Tottenham Report: Ukrainian gambling industry fights for its peacetime future

Tottenham Report: Ukrainian gambling industry fights for its peacetime future

  • Hannah Gannagé-Stewart, CDC Gaming Reports
August 1, 2022 2:00 PM
  • Hannah Gannagé-Stewart, CDC Gaming Reports

Ukraine has been at war with Russia for five long months. Shortly after the conflict began, the gambling industry rallied around colleagues in the country. Some businesses worked to relocate those they could whisk away from the horrors of war. Others sent money. Some even took up arms and joined the fight. 

Industry-backed campaigns were established within days to raise money for the war effort and millions of displaced refugees.  

The international industry continues to support Ukraine. Just last week, the French national lottery operator, Française des Jeux (FDJ), donated €200,000 ($203,552) to support Ukrainian refugees in France.  

In a blog post from 1 June, Igor Petrenko, a doctor of political sciences at Kyiv’s Taras Shevchenko National University, wrote about how the regulated industry is backing the country as the conflict rages on.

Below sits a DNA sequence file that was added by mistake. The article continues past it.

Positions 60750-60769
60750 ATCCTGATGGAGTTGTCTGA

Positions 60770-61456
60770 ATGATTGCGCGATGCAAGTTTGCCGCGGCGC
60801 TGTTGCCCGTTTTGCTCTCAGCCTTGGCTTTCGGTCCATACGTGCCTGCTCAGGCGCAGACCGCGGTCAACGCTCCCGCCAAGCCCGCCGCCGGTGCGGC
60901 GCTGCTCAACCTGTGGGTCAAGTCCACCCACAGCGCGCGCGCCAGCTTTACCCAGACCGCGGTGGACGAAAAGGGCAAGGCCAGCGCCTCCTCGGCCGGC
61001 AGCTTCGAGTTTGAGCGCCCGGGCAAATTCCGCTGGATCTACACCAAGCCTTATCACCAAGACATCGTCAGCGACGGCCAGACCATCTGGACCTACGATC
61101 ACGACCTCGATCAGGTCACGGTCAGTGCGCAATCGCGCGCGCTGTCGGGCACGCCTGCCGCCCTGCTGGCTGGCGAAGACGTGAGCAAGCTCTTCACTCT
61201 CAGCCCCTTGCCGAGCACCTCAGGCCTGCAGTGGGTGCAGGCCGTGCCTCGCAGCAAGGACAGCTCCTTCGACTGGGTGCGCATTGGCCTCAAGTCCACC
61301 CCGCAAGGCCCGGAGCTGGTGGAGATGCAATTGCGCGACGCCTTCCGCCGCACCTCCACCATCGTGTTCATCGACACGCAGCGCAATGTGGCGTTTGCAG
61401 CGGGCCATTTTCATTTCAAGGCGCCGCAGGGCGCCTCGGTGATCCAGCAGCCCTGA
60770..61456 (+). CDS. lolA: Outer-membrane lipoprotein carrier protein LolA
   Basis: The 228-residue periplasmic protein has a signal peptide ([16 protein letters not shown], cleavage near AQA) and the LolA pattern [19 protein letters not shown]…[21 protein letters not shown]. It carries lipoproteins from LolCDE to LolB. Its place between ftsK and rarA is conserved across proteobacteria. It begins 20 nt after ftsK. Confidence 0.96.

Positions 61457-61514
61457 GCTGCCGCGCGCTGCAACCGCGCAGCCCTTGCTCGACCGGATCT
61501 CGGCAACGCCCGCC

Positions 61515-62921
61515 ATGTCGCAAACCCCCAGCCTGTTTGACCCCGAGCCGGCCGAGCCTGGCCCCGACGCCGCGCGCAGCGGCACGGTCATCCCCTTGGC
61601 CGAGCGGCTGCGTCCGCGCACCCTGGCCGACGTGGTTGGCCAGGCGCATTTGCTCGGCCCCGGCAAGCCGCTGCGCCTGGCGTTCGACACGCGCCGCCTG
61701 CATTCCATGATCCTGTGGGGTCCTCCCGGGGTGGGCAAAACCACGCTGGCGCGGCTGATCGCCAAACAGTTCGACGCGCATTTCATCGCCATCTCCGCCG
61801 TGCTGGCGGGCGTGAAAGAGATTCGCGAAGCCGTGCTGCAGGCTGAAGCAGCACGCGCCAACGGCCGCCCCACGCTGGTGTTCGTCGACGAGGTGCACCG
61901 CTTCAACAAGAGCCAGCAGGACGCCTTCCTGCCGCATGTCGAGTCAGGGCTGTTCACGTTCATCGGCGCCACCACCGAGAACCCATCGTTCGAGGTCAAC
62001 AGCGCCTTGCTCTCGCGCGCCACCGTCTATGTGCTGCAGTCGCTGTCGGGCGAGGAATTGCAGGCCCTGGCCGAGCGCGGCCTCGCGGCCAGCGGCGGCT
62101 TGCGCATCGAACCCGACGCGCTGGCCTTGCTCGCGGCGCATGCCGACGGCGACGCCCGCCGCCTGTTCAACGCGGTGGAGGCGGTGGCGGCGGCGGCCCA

“The Vbet company launched the ‘We Care Fund’ initiative, which collects funds for humanitarian aid to Ukraine. Deductions for the fund are made for every spin and bet in the live casino, as well as for activity in other games in which the We Care Fund logo will appear”, he explained. He adds that Vbet has pledged to continue the fund in peacetime to help rebuild Ukraine.  

Cosmolot, he continues, was thanked by the Ministry of Defense of Ukraine for direct assistance to the front. “The company also supports volunteer projects that help the equipment of the Armed Forces and affected families with children in the Kyiv region”, he says. 

“So, as we can see, the legal organisers of gambling games in Ukraine, both online and land-based, make a lot of efforts to save jobs, support the army, and attract their customers to help the Armed Forces. Of course, not everything can be done — in particular, not all jobs can be saved — but what has already been done is an urgent and important help to the country.”